Updated: Dec 8, 2022
Welcome back to Speakeasy Tattoo Los Angeles, you funky kids!
You know what day it is!
A name that sounds way cooler than it is.
I hope everyone survived the Thanksgiving gluttony!
Since everyone is probably still feeling full, it seems like a good time to talk about eating and tattoos.
Why would I bring those things up in the same place? I’ll tell you why. Calm down. I can only type so fast and I’m still feeling lethargic!
Which also ties into what I’m talking about.
It can all be tied together in two scary words:
(insert Inception BWOONNGGG here)
A vasovagal reaction is a fancy way doctors try to sound smarter than you when describing what the rest of the normal world refers to as “fainting.” And while there are a litany of potential causes of a person to faint, we are a tattoo shop, after all, so naturally we are trying to keep this fainting train on the rails here.
Anybody that has been to our Speakeasy to get tattooed might have noticed that the friendly person answering the door and ushering you into the underworld will oftentimes ask you if you had anything to eat that morning. You probably thought they were just being nice.
The question about where you are staying or where you come from, that’s them being nice. They are nice people and they care about you and your well being. That is, in fact, the reason why they are asking about whether or not you ate; your well being. And while eating is part of it, there are a lot more aspects that go into passing-out/fainting.
In short, you faint because your body overreacts to certain triggers, such as the sight of blood or extreme emotional distress. Most fainting is triggered by the vagus nerve which connects the digestive system to the brain, and its job is to manage blood flow to the gut.
It should come as no shock to anybody that getting a tattoo can be a source of significant anxiety, especially if it’s your first time getting tattooed. Add to that the sight of the needles set out on a metal, medical tray or the loud buzzzzzz of a coil machine, and this alone can be overwhelming to a nervous person’s nervous system. So the anxiety alone is enough to amp a person up, and almost prepare themselves to faint, thus almost ensuring they will.
Once the tattooing process actually starts, every person reacts differently and has a different tolerance of pain. Pain can stimulate the vagus nerve and is a common cause of vasovagal syncope. When the vagus nerve is stimulated, excess acetylcholine is released, the heart rate slows and the blood vessels dilate, making it harder for blood to defeat gravity and be pumped to the brain.
One other interesting element might actually be tied back to our early days of survival as a species. During warfare, confrontation with a “stranger wielding a sharp object” was likely to be associated with threat to life. Humans’ tendency to faint (or “play dead”), rather than attempt to flee or fight, may therefore have evolved as an alternative stress-induced fear-circuitry response. Obviously, no one individual can overcome pre-historic autonomic responses, so if you are someone who has an inexplicable fear of needles, just feel honored that you are more connected to your ancestors.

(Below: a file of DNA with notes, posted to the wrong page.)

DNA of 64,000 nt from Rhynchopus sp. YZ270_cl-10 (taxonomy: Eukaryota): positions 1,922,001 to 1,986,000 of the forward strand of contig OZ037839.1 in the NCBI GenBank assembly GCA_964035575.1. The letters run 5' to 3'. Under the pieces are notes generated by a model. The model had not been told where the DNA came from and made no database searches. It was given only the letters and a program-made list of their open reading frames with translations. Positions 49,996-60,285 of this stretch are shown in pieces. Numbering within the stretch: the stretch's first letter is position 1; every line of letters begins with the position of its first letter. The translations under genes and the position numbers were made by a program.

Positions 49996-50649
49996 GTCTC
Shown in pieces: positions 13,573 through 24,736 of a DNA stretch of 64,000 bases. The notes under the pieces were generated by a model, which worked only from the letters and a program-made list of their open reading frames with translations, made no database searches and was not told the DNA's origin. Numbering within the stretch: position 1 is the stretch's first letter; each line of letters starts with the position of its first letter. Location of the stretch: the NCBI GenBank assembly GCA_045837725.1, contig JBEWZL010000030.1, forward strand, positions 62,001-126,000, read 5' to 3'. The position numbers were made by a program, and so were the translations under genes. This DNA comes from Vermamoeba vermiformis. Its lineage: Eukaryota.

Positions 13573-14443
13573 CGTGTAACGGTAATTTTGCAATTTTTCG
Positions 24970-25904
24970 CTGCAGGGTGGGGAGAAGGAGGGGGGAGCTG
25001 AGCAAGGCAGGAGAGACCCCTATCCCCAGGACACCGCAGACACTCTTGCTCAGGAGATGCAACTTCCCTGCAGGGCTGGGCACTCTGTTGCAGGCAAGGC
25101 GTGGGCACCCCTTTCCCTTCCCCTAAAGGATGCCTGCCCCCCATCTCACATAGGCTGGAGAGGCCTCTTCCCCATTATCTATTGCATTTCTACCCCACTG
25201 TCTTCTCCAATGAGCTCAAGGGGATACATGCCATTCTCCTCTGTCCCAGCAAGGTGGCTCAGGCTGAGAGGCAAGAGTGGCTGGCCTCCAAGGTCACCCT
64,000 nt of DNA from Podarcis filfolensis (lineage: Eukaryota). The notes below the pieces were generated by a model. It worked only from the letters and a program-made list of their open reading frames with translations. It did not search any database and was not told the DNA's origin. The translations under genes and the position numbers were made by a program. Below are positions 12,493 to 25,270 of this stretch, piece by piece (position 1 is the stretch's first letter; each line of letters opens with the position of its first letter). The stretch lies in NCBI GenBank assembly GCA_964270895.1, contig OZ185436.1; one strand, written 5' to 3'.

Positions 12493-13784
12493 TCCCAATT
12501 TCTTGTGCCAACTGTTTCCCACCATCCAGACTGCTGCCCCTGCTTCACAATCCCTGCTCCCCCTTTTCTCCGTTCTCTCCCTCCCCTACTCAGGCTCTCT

What is interesting to note is that fainting is more common in women than in men. It is possible that this too is tied to the Paleolothic-threat respose. The Paleolothic-threat hypothesis suggests that, during warfare, a phobic response to the sight of blood or an approaching sharp object was likely to be maladaptive for men who engaged in combat. For women and children, however, this behaviour may have been adaptive; fear-induced fainting may have increased the likelihood of being taken captive rather than being killed. Grim, kinda creepy, but pretty interesting nonetheless.
What is important to remember is that a good majority of the fainting response comes from the brain. And while it is true that a lot is on a subconscious level. It is remarkable what taking the time to relax, breathe and yes, eat. Getting tattooed is certainly painful, but it is nowhere near what most people anticipate and build up in their head. It should be a relaxing and enjoyable experience. Hopefully this did a bit to demystify some to the autonomic responses the body goes through. Take the time to talk to your artist, try not to fixate on the perceived pain.
If you are interested in a more in-depth examination, check out this great article.
And remember, its no big deal. Don’t let things get built up in your head into something bigger than they need be. We are here to guide you through this experience, as smoothly and enjoyably as possible.